A member from The Spits raises his cup at the Paper Tiger opening weekend in March 2015. Photo by Scott Ball.
A member from The Spits raises his cup at the Paper Tiger opening weekend in March 2015. Photo by Scott Ball.

The San Antonio community didn’t have to leave the comfort of the surrounding downtown area to catch a slew of great performances from both local and out-of-town musicians. Many locals opted to stay on home turf rather than heading up I-35 to brave the anarchy that is South by Southwest taking place in Austin.

Instead of waiting in traffic and walking through seas of people only to spend half the time in line for some event already over capacity; all one had to do in San Antonio was patiently wait for the pot to boil over in Austin – and so it was, for many, one of the greatest weekends of music in San Antonio.

The music-fueled weekend started slow and early on Thursday with South by Southtown’s (SXST) kick off at Southtown 101 that included a major constituent of the talent in San Antonio’s music scene. It was a chance to bask in the undeniable bond between food trucks and music events, catch Austin native indie band, Megafauna and experimental Rhode Island band, Roz & the Rice Cakes. It was also the opportunity to see the art exhibition at the R Gallery by artists Ruben Luna, Daniel Guerrero, and Ingrid Mejia all in which incorporate their lives within the boundaries of Latino culture.

On Friday, South by Southtown had the same, gradual pace because of rainy weather. A great collection of local musicians are on the bill for the mini music festival at Southtown 101, and the admission fee of a four day pass, which includes three free drinks, is a reasonable $20.

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South by Southtown is fundamentally along the lines of what music conglomerate South by Southwest started off as years ago; a music event that showcased local bands as well as some outside entities. Even though it’s in its first year, South by Southtown has the potential to become something great and perhaps become a magnet to pull in more acts and reach the status of a music festival. Circumstance and timing were fighting against the odds, but early stages are best used for trial and error.

However, as Friday evening progressed and the weekend officially started for those who weren’t on Spring Break, suitors that came in eventually turned into a crowd. There was a healthy amount of spectators cheering on all-girl trio from New York, Jane Lee Hooker while eagerly waiting for The Hares to take the stage.

Meanwhile at the Paper Tiger, which officially opened its doors to the public at 2 p.m. on Friday, had a solid turn out and, operationally, things seemed to go smoothly despite some regulation discrepancies that still needed to be hammered out (we’ll get to that). People walked in and smiled at the nostalgia of a recognizable location as they nodded at the sound quality and exterior improvements of the formerly royal blue building.

Los Angeles-based experimental rock band Snow Wite was the first to play on the new small stage that was once White Rabbit’s green room, one of the more obvious changes to the new venue. The smaller stage was used for heavier music such as local hardcore band, Spokesmodel and thrasher two piece from Austin, Burnt Skull, whose music reverberated through the freshly-painted concrete walls.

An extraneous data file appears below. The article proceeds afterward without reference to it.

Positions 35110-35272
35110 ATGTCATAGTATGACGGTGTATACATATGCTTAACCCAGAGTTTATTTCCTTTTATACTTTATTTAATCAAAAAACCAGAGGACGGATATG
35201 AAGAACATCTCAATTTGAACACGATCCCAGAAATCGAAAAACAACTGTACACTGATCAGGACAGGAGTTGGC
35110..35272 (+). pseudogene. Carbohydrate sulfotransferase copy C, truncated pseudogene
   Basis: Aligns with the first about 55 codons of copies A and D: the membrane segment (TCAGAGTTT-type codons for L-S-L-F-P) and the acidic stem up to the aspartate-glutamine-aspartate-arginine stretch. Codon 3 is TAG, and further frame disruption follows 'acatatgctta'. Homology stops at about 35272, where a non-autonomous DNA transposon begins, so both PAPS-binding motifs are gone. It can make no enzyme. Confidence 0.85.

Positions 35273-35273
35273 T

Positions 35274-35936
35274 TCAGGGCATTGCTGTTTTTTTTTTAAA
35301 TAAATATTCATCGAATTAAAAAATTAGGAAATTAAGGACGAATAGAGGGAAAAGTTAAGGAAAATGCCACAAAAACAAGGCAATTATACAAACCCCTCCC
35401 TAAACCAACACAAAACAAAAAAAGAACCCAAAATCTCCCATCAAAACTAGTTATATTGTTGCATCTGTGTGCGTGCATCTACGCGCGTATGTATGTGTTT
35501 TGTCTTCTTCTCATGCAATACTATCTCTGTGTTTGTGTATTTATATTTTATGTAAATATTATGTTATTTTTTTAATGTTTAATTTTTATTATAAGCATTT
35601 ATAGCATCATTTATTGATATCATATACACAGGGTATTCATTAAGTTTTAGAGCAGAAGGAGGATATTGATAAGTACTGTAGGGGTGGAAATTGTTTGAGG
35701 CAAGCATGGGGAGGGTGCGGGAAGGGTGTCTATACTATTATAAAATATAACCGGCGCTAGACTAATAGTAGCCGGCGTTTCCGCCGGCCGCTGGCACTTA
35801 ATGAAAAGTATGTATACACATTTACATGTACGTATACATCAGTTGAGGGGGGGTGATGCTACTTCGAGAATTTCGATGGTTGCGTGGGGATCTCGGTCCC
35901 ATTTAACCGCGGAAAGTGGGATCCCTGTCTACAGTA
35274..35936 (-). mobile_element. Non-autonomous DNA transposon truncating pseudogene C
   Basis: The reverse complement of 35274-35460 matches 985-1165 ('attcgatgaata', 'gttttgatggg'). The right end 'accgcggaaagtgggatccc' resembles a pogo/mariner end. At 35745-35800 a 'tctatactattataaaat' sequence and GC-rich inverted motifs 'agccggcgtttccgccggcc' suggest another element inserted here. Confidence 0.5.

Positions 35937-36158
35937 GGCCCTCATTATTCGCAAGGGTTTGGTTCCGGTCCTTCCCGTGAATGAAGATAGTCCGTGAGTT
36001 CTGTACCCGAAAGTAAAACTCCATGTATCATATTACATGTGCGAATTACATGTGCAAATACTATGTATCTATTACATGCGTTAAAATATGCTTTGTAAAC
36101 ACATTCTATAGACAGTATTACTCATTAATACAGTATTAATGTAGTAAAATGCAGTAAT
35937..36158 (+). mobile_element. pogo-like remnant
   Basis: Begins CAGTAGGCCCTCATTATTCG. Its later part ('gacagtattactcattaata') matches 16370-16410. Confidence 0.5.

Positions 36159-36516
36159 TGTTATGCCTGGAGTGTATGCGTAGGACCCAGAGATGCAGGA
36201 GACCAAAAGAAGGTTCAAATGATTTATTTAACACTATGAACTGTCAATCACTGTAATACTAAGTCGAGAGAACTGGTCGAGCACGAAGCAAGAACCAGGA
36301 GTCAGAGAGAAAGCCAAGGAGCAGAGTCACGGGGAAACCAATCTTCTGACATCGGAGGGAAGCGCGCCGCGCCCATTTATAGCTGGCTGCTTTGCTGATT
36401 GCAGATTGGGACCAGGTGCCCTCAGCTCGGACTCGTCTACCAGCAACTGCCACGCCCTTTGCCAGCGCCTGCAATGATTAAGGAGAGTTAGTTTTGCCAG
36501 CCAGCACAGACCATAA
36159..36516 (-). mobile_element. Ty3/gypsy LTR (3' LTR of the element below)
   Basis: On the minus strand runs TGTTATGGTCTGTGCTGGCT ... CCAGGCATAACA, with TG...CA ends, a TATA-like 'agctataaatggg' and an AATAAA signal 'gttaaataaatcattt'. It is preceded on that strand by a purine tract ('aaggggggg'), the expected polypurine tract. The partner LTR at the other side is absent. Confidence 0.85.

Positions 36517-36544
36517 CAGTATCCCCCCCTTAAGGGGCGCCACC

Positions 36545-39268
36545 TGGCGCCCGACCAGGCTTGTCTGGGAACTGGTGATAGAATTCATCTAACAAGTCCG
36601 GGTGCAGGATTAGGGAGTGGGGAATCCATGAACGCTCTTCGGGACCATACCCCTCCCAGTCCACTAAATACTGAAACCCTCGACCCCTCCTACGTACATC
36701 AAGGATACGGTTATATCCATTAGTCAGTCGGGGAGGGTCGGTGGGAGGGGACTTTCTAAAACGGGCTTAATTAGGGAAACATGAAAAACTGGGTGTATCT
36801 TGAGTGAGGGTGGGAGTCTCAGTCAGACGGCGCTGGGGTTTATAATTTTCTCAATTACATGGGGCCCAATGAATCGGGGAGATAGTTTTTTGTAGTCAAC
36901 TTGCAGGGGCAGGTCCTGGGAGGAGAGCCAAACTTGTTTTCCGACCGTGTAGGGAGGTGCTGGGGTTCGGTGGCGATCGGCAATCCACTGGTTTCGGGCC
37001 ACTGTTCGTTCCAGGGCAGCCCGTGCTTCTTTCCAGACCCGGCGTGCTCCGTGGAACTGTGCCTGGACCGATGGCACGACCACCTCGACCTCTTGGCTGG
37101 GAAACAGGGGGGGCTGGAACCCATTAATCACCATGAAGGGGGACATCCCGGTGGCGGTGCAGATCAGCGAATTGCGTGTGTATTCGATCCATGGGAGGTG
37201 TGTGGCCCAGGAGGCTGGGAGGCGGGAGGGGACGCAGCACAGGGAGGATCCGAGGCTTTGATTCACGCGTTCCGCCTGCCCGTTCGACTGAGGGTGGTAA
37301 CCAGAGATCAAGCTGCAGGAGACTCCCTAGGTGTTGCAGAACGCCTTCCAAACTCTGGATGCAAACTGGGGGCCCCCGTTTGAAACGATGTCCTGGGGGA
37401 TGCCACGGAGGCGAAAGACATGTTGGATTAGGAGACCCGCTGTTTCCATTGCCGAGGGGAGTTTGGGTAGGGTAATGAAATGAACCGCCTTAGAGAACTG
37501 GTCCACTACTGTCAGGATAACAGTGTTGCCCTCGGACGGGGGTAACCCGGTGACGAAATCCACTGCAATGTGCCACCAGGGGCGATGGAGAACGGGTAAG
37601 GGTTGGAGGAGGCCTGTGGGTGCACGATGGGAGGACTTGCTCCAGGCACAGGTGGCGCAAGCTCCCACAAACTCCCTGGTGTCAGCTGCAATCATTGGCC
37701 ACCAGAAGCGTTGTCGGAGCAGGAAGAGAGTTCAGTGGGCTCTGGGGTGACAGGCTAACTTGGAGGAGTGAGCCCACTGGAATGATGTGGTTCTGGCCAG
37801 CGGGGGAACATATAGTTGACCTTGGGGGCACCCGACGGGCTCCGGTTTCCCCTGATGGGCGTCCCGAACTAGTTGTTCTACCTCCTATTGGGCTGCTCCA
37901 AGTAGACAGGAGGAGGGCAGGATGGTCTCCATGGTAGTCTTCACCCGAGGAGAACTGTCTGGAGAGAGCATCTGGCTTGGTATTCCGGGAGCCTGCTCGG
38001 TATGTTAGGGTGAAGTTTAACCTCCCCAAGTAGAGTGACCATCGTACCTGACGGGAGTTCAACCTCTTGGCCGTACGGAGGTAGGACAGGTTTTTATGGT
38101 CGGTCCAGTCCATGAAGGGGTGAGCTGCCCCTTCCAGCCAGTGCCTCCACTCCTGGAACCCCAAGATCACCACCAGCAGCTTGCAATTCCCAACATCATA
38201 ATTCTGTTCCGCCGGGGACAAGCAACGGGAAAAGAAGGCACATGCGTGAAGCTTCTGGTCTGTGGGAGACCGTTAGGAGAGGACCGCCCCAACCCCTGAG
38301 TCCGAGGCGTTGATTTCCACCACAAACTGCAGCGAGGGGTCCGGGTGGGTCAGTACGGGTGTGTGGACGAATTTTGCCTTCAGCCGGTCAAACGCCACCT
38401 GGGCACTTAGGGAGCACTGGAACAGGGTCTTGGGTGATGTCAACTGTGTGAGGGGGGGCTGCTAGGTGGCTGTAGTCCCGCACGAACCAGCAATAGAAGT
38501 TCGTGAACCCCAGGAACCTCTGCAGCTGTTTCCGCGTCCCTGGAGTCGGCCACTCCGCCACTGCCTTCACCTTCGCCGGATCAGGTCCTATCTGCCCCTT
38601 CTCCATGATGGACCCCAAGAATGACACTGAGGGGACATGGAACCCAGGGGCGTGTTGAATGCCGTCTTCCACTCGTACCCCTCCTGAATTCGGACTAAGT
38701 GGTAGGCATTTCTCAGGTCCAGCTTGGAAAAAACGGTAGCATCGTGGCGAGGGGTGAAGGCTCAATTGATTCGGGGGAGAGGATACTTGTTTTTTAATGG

The crowd, along with the rain, trickled in around 5 p.m. and though the crowd was lively and heavy, there was never a long wait to get in the Paper Tiger. When King Tuff started playing there was a small crowd, and by the middle of his set, the audience had doubled.

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Though the Paper Tiger is officially open, there are still a few elements that need to be completed such as the bathrooms. Instead, Porta Potties were on hand, which caused a snag with Texas Alcoholic Beverage Commission regulations. In laymen’s terms, regulations state that if Porta Potties are on location, a full bar can’t be open. So while the main bar on the inside was being partially used to sell merchandise for bands such as The Spits, there was a convenient bar tent set up outside for patrons to quench their thirst.

Chad Carey, owner of the new venue said it would take about four weeks before all the pending renovations would be compete.

Friday was just a taste of what this weekend ensues. South by Southtown continues on Saturday at Southtown 101 with performances by Lonely Horse, Femina X, and Los de Esta Noche until 11 p.m. and will continue until Sunday when bands like Dawn of the Phoenix, Over the Top, and Islands and Tigers will be playing.

Some bands playing on Saturday at the Paper Tiger include Roky Erickson from the 13th Floors and Flower Jesus. The grand opening ends on Sunday, March 22 with performances by Ryan Hemsworth and Skylar Spence, formally known as St. Pepsi.

Just when you think things would be losing steam by Sunday, Burger Records kicks off Hangover Fest III at 3 p.m. at The Korova with performances by bands like The Bolos, The Lemons, Meatbodies, Thee Oh Sees, and Wax Witches. Hangover Fest will continue until Monday, March 23 at 7:30 p.m. with music from Diarrhea Planet, Bad Vibes, and the Coathangers.

Good things come to those who wait, and in this case, it’s all the best music without all of the chaos.

*Featured/top image: The Spits performing for the rowdiest crowd of the night. Photo by Alyssa Bunting.

Related Stories:

Ready or Not: Paper Tiger to Open With Free Concerts

South by Southtown Music Festival Keeps it Local

Burger Records Brings Hangover Fest to San Antonio

The Budding Midtown Music Scene

San Antonio Filmmakers Hit the Road to SXSW

Alyssa Bunting

Alyssa Bunting

Alyssa Bunting has bachelor's degree in communications and is currently working as an Advertising Director. She is also a freelance writer with a San Antonio arts and cultural column called Museworthy.